It’s good to laugh

Laugh Neon-light Signage Turned on

My top 5 favourite comedians are:

Billy Connolly

Amy Shumar

Lenny Bruce

Stewart Lee

Ellen DeGeneres

We like comedians because they make us laugh.

And while it is fun to laugh, it is also good for our health.

Laughter is like a medicine. It stimulates a physical and emotional change, boosts our spirits, strengthens the barriers to pain, and helps minimise our feelings of stress and anxiety. When we are children laughter is natural, easy and spontaneous. Then we become adults and life takes over and everything becomes serious and the sound of laughter quietens, even dies all together.

But with laughter having such a power for good, and being available free of charge, how can we bring it into our lives more often?

How to laugh more?

If we wanted to become physically fitter we might set aside a regular time for exercise; a daily or weekly commitment to walking, running, swimming, cycling or going to the gym. If we stick at it then in time it might become a habit, and not a chore. Eventually, maintaining and building fitness would become woven into our life; it would be a natural part of our expression of ourselves.

We can do the same with laughter. We can build our laughter fitness in the same way we build our physical fitness. Of course, we can’t go from zero to hero in a day and we don’t train for a marathon by running a marathon, at least not straightaway. But if we start slowly, and build, we will reach our objective…eventually.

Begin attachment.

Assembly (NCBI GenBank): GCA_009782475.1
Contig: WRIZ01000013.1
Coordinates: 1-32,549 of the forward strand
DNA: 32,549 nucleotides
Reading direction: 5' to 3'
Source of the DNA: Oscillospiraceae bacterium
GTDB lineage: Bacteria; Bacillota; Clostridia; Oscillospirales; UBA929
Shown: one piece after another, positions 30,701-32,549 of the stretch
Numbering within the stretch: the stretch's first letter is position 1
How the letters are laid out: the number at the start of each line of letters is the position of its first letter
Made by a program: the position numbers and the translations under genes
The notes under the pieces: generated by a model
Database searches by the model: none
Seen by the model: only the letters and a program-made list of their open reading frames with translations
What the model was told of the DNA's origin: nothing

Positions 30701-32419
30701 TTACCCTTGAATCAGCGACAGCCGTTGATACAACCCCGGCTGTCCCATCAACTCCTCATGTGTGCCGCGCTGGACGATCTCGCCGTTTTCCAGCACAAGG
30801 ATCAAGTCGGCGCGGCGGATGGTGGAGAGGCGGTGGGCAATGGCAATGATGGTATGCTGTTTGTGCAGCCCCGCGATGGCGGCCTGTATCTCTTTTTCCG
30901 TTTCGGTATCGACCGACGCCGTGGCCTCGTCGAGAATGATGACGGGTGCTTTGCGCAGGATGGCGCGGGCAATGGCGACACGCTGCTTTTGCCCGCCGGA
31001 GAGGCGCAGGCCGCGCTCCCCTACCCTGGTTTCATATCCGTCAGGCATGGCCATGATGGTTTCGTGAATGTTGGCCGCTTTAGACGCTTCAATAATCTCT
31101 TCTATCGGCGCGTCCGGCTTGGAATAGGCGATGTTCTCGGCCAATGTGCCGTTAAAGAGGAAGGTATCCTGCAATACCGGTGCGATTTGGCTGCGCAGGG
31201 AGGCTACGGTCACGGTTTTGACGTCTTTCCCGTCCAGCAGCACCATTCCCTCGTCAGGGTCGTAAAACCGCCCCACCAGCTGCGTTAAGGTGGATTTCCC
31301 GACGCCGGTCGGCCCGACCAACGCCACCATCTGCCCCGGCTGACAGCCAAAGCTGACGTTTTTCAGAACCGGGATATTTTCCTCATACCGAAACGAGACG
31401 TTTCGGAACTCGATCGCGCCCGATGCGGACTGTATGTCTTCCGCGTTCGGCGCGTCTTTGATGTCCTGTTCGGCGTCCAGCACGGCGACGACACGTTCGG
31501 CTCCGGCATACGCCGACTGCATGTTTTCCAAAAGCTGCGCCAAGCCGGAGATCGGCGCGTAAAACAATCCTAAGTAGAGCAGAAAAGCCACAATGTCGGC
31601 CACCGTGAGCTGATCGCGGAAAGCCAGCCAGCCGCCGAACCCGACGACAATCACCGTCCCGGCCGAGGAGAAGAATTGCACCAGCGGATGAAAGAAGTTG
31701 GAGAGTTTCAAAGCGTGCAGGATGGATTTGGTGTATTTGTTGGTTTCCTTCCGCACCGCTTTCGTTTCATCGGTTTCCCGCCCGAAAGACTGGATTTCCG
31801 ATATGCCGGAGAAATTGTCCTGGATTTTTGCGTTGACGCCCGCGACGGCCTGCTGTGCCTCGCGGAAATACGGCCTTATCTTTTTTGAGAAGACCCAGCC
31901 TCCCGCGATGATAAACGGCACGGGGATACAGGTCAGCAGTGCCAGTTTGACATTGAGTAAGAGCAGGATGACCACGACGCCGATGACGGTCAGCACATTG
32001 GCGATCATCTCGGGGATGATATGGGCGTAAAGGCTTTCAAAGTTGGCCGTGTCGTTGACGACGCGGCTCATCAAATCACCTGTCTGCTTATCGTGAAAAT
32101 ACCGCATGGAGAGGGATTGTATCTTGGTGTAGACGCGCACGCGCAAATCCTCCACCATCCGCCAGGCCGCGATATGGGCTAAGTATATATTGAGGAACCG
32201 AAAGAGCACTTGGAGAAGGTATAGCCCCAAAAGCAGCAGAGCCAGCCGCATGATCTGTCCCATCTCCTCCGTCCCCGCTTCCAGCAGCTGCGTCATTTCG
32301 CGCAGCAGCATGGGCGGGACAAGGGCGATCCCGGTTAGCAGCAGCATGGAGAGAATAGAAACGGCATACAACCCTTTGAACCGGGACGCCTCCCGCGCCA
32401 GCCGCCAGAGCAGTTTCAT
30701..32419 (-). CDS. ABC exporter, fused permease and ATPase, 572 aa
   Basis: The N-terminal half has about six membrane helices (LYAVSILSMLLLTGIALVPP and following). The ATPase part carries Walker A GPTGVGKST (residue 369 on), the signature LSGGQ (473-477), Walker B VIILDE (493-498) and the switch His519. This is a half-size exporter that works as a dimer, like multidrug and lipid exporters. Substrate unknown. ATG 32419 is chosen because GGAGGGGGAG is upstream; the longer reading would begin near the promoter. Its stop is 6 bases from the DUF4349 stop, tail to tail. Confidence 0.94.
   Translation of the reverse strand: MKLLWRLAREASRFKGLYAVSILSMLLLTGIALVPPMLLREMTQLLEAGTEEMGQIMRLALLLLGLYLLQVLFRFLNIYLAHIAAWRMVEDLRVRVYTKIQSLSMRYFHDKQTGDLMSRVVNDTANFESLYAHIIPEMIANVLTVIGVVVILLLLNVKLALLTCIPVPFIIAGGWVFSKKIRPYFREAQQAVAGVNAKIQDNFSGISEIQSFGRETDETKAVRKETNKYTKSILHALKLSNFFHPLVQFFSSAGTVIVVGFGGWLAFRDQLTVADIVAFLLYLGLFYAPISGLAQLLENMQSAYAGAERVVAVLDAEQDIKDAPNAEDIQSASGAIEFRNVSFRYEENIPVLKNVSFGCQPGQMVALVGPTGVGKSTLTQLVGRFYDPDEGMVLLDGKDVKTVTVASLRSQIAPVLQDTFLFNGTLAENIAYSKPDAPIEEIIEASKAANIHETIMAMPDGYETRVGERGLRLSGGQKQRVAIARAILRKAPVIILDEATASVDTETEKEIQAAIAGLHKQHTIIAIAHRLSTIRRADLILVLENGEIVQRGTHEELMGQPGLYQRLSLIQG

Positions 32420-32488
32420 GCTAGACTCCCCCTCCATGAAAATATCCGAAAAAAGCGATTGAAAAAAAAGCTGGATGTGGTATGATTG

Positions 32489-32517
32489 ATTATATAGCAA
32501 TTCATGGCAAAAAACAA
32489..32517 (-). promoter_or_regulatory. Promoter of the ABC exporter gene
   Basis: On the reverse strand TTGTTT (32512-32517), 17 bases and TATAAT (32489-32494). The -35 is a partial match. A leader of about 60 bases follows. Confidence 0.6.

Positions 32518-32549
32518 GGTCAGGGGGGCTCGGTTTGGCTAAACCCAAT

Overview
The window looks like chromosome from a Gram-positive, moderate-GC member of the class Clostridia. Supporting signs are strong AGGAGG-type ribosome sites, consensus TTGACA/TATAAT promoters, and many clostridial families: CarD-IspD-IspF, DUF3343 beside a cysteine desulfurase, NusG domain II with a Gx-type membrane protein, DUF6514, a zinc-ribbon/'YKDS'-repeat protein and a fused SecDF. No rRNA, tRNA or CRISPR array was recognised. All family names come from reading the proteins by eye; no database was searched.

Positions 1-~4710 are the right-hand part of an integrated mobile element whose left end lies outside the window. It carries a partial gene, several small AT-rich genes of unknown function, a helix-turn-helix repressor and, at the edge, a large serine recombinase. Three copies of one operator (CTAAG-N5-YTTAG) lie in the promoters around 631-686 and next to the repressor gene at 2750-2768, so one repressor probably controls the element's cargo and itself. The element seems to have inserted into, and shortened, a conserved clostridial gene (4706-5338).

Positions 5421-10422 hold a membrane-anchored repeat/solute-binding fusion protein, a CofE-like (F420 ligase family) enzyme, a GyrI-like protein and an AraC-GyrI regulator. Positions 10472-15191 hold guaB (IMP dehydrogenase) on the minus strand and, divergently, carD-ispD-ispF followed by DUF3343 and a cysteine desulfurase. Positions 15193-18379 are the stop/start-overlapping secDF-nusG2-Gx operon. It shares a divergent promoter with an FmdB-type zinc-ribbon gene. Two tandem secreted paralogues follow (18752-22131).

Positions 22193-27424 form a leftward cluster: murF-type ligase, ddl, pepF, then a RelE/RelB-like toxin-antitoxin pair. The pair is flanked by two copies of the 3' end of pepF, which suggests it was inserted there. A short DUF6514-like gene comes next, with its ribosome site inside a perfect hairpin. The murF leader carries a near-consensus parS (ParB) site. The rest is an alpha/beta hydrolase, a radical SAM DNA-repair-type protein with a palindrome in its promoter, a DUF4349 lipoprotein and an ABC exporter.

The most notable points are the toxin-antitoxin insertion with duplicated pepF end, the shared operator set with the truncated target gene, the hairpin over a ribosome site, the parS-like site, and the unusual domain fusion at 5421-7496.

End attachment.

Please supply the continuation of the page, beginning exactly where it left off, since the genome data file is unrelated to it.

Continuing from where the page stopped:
It starts with a smile

Smiling is infectious; when we smile at someone they will smile back. And if we start out smiling we might just end up laughing.

But what if we find it difficult to laugh? Then we must look for encouragement from those people around us who laugh a lot and we must try to spend time in their company. Friends, colleagues, children; we should go to wherever we can find laughter that is carefree and sincere.

Shared laughter is the best laughter. It builds strong and lasting bonds and injects joy and happiness into all relationships.

We can search for and find laughter in the entertainment offered through films, TV shows, books and radio; we can have our favourite comedians who consistently make us laugh when we watch them or hear their routines. But most fulfilling, by far, is the sharing of laughter with another.

The social interaction that comes as a result of laughing with another or others, the shedding of our inhibitions, and our bravery to be open and trusting, all have demonstrable positive impacts on our mental health, our levels of stress and our emotional happiness.

So, it’s not only good to laugh, it might just be one of the most important skills we can learn.